Thursday, November 29, 2007

Citing Sources & the Coase theorem

Why the hell do scholars (and organizations) make it so hard to cite their work properly? Just put the information up in the standard author-date format and save people the annoyance of (n.d.) or (volume, page, ect. unknown).

The paper which motivated this is an old economics classic: Coase's paper on social costs which resulted in the famous Coase theorem. It is published on a website, and there's not enough on the PDF to source it properly.

The paper is well-worth reading, anyway, as it is a landmark in the study of welfare economics and externalities. It's at the bottom of the Wikipedia link: (another disadvantage of PDFs: they are hard to link - link goes to the PDF).

The point he raises is a valid one. Simply cutting off an activity which imposes externalities could just reverse the externalities, as it would put, say, factoryworkers out of work and leave the owner of the factory screwed. That's why people cognizant of externalities do not advocate simple shutdowns: they advocate taxes and payments to the people who are being affected. If the activity can't afford to pay the social cost that its private activity generates, then it should be shut down, because that activity imposes net costs on society.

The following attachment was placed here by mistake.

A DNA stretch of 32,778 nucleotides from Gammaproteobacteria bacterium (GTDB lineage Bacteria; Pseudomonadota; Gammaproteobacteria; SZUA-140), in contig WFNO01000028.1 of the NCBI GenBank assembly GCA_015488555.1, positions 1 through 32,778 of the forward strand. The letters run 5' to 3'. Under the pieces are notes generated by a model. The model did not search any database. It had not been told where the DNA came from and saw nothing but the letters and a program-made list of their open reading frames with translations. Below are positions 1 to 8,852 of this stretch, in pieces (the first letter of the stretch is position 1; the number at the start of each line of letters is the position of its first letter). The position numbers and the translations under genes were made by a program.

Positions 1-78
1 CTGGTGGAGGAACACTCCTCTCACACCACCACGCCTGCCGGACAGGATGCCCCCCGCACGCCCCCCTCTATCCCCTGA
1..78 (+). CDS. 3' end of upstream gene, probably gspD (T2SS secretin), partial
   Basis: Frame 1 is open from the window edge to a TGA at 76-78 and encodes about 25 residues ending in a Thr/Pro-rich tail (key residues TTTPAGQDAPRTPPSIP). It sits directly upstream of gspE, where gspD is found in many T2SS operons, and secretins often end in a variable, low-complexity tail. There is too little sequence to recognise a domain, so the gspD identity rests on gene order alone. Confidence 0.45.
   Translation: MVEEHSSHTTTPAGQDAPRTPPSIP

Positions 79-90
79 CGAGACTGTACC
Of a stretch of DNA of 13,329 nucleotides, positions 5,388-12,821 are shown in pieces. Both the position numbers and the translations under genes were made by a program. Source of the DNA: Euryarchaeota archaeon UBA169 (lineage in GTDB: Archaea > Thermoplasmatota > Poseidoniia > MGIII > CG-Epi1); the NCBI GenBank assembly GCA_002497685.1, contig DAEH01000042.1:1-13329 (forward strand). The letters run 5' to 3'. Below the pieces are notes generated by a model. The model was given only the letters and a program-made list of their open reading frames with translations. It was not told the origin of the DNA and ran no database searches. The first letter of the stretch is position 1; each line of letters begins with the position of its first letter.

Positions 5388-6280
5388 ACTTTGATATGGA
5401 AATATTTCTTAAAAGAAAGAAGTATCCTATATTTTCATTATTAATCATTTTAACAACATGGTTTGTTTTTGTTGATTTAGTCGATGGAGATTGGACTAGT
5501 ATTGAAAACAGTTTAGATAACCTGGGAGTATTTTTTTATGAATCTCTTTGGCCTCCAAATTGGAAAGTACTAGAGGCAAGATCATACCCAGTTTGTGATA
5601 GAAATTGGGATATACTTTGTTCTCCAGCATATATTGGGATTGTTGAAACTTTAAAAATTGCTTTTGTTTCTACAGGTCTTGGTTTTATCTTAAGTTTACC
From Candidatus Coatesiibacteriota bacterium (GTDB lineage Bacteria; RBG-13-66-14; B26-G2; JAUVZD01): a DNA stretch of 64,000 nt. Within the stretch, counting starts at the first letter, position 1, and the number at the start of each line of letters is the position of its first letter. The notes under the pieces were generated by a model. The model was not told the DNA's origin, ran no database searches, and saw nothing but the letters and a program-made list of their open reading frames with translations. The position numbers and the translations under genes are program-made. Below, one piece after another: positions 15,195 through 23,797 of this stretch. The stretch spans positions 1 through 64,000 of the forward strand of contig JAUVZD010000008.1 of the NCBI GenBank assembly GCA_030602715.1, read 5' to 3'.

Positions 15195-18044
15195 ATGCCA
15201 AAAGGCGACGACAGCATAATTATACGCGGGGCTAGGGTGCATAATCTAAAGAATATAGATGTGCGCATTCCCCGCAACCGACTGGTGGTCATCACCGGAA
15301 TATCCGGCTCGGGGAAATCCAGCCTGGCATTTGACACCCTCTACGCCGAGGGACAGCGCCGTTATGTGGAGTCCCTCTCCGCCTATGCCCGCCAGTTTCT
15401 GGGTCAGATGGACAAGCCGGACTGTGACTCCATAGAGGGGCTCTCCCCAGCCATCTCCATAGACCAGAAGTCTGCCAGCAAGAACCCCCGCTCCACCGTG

Coase's argument is that in a system with well-defined property rights, two people will work out externalities through bargaining. His greatest assumption, however, is information. Imperfect information, as always, prevents the "free-market" from working efficiently. Imperfect information is further complicated when the externalities are distributed over a wide range of people (say, the population of the world), and the effects are long-term (global warming, water shortages, ecosystem collapse).

Friday, November 16, 2007

Citing Sources

It's high time that newspapers, blogs, and everyone else began citing sources. Footnotes need to be integrated into all of their word-processing softwares, and the use of them should be required. Footnotes are much more efficient in a digital world than parenthetical citations; within 5 years every source could be digital and immediately verifiable.

Would the newspaper which began really citing its sources have a competitive edge? I think so. Why hasn't one appeared? Another interesting case of market failure. Maybe I should start one.